A few weeks into André Kuipers stay on the International Space Station (ISS), we caught up with Hilde Stenuit from ESA’s Mission Science Office (MSO). Together with a small team at the MSO, Hilde supports ESA experiments conducted on the ISS, including those being performed during the PromISSe mission. For the PromISSe mission André is trained on about 35 ESA experiments covering a range of disciplines, including human physiology, biology and physical sciences. He will also take part in a technology programme and education activities. As part of the ISS crew, André is also involved in some 20 experiments for the other international partners. First data collection completed With respect to the...

ISS to perform debris avoidance manoeuvre

Update 17:20 CET (16:10 UT): The debris avoidance manoeuvre was conducted as planned at 17:10 CET. The Zvezda engines were fired for 54 seconds. The crew closed all window hatches in preparation for the boost until after the closest approach of the debris. This was the thirteenth debris avoidance manoeuvre in the ISS’ lifetime. Later today the International Space Station will perform a debris avoidance manoeuvre. At 17:10 CET (16:10 GMT) Russian mission controllers will fire the Zvezda service module engines to boost the Station’s orbit in order to avoid a piece of debris from an Iridium satellite. Without the orbit boost, the 10-cm diameter object would have made two close approaches...

Spaceship Earth

During his stay in orbit, André has a unique view on ‘Spaceship Earth’ from his own spaceship, the International Space Station. From the spectacular vantage point provided by Cupola, the ESA astronaut can observe both the beauty and fragility of our planet. His observations support the ESA online lessons designed to help European children aged 10–18 strengthen their knowledge in science, technology, engineering and mathematics. ESA and the Netherlands Space Office have worked together to make André’s education programme a comprehensive and exciting one to follow for students and teachers. The first theme of the Spaceship Earth activity is ‘Life in space’. Lessons for this theme on radiation, balance and immunology are...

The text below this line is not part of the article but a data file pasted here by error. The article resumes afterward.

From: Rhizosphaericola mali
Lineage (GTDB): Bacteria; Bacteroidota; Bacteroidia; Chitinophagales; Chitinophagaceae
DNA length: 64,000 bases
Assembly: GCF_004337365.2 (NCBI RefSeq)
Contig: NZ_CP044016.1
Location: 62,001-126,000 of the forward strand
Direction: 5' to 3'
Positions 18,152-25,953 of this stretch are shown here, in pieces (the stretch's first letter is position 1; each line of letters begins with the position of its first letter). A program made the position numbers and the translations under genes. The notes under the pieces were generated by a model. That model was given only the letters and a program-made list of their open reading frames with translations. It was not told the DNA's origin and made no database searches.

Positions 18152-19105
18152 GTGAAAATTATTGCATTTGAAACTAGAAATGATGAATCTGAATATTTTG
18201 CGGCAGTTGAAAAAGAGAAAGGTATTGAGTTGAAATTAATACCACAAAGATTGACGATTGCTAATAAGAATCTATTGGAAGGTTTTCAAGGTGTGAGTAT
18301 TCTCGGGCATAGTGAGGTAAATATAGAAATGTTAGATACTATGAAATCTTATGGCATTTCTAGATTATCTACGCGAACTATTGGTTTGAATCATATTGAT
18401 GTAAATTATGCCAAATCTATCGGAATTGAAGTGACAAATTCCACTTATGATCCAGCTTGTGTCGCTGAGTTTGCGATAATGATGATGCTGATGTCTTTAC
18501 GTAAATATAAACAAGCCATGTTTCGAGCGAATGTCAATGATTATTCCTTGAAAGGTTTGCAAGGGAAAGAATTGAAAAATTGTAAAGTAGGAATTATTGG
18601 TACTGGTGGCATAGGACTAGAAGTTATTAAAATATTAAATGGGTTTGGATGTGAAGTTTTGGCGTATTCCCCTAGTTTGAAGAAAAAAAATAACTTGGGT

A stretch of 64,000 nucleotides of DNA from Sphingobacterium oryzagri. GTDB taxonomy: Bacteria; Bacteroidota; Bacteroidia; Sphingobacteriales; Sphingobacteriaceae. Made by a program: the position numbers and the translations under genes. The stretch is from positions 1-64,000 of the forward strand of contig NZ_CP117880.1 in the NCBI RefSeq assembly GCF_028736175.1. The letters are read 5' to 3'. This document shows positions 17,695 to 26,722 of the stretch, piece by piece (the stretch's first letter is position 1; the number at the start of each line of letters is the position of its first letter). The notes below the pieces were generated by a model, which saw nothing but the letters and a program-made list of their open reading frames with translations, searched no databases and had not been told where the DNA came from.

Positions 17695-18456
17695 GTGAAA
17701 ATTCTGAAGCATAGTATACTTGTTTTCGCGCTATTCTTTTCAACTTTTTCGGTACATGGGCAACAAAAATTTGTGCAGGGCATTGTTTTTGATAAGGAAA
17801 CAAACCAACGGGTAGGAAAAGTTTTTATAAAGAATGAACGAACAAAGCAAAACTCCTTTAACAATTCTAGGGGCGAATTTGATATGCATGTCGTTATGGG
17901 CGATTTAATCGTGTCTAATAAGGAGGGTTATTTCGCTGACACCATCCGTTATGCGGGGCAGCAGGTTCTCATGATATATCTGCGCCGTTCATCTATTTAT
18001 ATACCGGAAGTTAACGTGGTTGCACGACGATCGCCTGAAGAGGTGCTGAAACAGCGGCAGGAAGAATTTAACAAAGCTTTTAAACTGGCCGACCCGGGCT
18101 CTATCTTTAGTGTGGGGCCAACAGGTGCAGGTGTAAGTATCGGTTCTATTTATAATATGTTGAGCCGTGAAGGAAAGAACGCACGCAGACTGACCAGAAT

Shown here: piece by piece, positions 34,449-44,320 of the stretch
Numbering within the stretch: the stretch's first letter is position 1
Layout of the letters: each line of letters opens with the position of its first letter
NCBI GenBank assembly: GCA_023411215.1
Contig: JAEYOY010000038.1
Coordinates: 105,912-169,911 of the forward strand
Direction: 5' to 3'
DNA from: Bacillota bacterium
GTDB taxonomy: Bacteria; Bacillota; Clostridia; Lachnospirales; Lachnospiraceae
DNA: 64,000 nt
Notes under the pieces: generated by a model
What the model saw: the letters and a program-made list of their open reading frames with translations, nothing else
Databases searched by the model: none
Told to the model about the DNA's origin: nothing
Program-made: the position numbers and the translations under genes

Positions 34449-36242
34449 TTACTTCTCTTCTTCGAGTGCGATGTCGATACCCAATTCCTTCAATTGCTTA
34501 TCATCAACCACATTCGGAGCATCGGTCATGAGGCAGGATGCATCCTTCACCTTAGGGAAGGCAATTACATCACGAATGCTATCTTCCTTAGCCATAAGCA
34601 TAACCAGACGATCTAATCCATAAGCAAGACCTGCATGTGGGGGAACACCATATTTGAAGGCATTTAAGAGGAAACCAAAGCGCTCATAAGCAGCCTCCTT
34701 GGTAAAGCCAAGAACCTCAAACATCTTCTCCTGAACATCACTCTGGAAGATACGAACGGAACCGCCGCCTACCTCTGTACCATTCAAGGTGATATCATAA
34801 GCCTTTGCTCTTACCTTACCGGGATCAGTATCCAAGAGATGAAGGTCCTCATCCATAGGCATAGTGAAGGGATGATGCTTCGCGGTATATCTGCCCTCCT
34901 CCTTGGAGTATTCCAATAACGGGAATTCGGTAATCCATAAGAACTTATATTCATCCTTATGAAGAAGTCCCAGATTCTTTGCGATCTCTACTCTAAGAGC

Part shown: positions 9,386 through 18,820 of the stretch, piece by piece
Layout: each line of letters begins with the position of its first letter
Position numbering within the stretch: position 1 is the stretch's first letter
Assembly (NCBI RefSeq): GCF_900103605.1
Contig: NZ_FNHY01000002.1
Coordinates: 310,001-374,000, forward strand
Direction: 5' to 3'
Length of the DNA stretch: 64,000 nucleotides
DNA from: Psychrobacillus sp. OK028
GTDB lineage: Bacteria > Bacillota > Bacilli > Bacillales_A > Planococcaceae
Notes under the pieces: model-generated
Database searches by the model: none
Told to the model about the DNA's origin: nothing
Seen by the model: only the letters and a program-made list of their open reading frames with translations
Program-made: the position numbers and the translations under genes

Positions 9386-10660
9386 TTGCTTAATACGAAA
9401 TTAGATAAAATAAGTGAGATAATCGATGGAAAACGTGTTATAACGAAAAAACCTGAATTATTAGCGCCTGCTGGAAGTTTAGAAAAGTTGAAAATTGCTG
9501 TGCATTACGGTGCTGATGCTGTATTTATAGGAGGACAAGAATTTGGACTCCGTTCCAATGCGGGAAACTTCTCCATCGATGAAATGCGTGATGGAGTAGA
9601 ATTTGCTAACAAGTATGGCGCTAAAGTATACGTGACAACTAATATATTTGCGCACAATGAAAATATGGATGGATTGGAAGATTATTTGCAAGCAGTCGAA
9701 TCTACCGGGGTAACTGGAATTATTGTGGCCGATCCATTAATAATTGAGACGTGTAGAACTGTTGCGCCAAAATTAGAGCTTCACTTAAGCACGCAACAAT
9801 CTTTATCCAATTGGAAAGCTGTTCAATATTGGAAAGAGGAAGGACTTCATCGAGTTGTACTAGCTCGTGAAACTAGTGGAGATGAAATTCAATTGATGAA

André. This is Mark Rutte.

From a packed lecture theatre at Delft University of Technology, Dutch Prime Minister Mark Rutte called ESA astronaut André Kuipers on board the International Space Station yesterday. “André, this is Mark Rutte. How are you doing?” Clearly delighted to be in contact with André in space, Rutte went on to say that the call was one of the best things he has done in his job as Prime Minister. “It is a very big honour for me to talk to you and the students,” replied André floating inside the Station’s Japanese Kibo module. “I have been here for two and a half weeks now. I am getting used to it. It is...